Existential Terror

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One of the salient experiences of university life was exposure to academics. There was a kind of sadistic glee in some of those first-year lecturers and tutors, somewhat akin to people who enjoy corrupting children; they were going to apply ‘reason’ and ‘education’ to our conditioning and laugh their evil laughs as our bourgeois values fell away from us. As far as they were concerned, God and the Easter Bunny were much the same thing.

In ‘Feminist Film Theory’, I discovered that romantic love is a relatively new phenomenon; it was invented by medieval troubadours in the thirteenth and fourteenth century. Before that, there was no romance. It was either agape (love between friends) or eros (sexual attraction).

The dominant theme of the Middle Ages (in Europe, anyway) was religion; your primary ‘meaningful’ relationship was with God. We’ve shifted since then, specifically in the second half of the twentieth century (probably in large part due to science and technology) to place our faith in romantic love. Traveling to the moon proved the earth isn’t nestled in the palm of God’s hand. It is shrouded in infinite darkness.

Look at popular music; once upon a time, people were crowding into churches to sing their devotion to God. Now, it’s devotion to one another, or the ‘one’ that is yet to come.

You never know where the things you read and see are going to turn up. There’s the bit in Dead Poet’s Society where the kid is encouraged to bring forth his stream of consciousness poem, in which he says that truth is like a blanket; ‘Y-Y-You push it, stretch it, it’ll never be enough. You kick at it, beat it, it’ll never cover any of us. From the moment we enter crying t-to the moment we leave dying, it’ll just cover your face as you wail and cry and scream.’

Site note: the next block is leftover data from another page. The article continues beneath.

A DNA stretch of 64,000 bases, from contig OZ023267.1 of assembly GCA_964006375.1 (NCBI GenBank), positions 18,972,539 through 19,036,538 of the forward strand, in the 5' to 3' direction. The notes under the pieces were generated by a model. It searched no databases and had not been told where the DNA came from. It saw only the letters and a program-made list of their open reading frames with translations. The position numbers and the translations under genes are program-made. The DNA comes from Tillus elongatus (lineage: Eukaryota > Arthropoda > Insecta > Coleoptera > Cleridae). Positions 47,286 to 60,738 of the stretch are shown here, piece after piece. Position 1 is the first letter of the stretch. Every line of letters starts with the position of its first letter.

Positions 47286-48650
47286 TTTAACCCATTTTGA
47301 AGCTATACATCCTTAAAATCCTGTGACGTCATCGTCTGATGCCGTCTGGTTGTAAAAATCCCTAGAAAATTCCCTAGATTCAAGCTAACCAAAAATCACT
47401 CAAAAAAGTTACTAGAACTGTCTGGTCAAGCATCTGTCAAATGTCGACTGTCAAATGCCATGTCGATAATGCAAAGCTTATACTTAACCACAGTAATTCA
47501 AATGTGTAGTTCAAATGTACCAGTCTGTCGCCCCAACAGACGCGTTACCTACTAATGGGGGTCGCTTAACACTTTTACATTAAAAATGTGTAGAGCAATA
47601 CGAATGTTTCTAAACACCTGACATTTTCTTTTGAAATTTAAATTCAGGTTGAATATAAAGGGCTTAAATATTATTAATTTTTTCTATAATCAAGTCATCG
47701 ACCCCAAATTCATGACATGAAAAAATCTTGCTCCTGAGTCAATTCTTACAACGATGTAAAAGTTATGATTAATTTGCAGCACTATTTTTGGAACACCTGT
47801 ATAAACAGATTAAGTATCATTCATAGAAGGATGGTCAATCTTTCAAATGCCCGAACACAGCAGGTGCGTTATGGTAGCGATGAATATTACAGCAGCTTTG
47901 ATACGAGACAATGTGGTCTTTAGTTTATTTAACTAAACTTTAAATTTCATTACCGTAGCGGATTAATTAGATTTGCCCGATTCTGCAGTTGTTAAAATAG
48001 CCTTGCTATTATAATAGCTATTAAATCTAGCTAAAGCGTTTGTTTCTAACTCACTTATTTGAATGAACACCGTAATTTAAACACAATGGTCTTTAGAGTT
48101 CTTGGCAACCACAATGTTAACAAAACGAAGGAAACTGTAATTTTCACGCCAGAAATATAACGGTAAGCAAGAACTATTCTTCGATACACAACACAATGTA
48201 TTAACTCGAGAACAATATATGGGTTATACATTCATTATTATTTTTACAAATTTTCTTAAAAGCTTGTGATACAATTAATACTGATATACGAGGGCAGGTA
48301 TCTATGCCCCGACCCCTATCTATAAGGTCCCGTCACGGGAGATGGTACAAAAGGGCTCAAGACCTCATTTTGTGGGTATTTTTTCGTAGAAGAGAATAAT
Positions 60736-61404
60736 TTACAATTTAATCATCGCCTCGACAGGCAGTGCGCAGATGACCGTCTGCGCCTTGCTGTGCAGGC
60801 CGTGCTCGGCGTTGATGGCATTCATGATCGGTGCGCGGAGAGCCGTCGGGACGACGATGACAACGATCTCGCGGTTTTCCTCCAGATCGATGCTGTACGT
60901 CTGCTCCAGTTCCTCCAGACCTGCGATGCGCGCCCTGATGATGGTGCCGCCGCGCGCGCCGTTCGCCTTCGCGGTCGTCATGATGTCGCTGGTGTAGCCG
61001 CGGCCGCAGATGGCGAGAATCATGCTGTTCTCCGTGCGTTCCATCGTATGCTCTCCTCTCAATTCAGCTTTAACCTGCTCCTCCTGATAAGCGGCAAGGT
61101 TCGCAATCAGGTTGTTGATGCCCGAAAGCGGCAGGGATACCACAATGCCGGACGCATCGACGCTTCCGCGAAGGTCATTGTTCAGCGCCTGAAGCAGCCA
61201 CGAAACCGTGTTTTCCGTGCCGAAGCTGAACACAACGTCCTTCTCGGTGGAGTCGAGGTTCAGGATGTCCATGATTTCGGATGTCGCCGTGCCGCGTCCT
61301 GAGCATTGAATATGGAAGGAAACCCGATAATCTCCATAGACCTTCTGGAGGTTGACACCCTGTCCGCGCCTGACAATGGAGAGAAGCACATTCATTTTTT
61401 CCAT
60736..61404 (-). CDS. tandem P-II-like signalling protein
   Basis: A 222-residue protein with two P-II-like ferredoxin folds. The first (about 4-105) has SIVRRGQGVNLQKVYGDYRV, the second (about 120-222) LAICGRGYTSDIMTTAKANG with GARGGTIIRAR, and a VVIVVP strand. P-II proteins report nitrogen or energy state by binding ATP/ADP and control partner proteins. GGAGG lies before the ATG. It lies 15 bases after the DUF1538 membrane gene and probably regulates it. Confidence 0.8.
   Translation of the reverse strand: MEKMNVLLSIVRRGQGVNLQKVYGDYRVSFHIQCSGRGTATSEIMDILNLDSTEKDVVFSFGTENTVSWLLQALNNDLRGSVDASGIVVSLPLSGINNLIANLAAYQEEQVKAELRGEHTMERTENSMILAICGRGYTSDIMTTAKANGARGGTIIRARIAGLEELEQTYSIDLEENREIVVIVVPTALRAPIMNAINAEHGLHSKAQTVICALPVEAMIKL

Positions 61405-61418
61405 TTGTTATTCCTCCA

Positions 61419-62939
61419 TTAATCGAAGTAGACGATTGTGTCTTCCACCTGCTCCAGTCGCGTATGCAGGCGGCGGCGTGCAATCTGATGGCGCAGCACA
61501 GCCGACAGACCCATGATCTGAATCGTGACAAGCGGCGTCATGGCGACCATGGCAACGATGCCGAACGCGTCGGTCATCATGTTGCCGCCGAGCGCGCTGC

‘God’ and ‘love’ are the words most commonly scrawled across that blanket. That hideous, poisonous sadness that sinks into you like heavy metal poisoning after a breakup is actually existential terror. It’s the realization that it’s just you against the void, as singular as the earth, swaddled in the darkness of space.

This is the big black truth that Sartre and his ilk have foisted upon us. It returns at all echelons of culture, now that capital ‘G’ God has been taken away. That blanket, and whatever you have scrawled across it, is nothing more than your insulation against the void.

Nietzche said that “If you look long enough into the void, the void looks back into you.” When I am alone, I feel the pressure of its stare.

I love this photo of Imogen Hall’s. It’s part of a series that was taken of a pond in Japan at different parts of the year, as a way of capturing the seasons. At first, I thought the white specks were stars, but I have since discovered them to be cherry blossom petals.

Intentionally or no, I think Imogen has managed to photograph the void. The genius of it is that it is benign, rather than frightening.

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2 Responses to “Existential Terror”

  1. I had to read this twice to get everything you were saying…love it! There is a damned internal void every time a lover leaves and all those questions of personal worth and purpose come under fire. If one could accept God as enough of a reason to live it would make the dating game so much “safer” lol. But requited romance is another universe altogether, I think, and in it, God makes so much more sense. I believe it was the Cathars who turned Chivalry into a religion…damn them! And yet, I must thank them, all those songs and movies that bring tears and sighs…ahhhh…not very academic!

  2. As someone going through a breakup and divorce it truely is a void on the other side. I imagine I could come to some deeper personal understanding if i pondered deeply and lay around listening to old cure songs but I am on a limited time scale and so like the fool in the tarot deck im going to pretend life isnt some souless void and go and fall in love again. The people who seem to over think it often seem the unhappiest.

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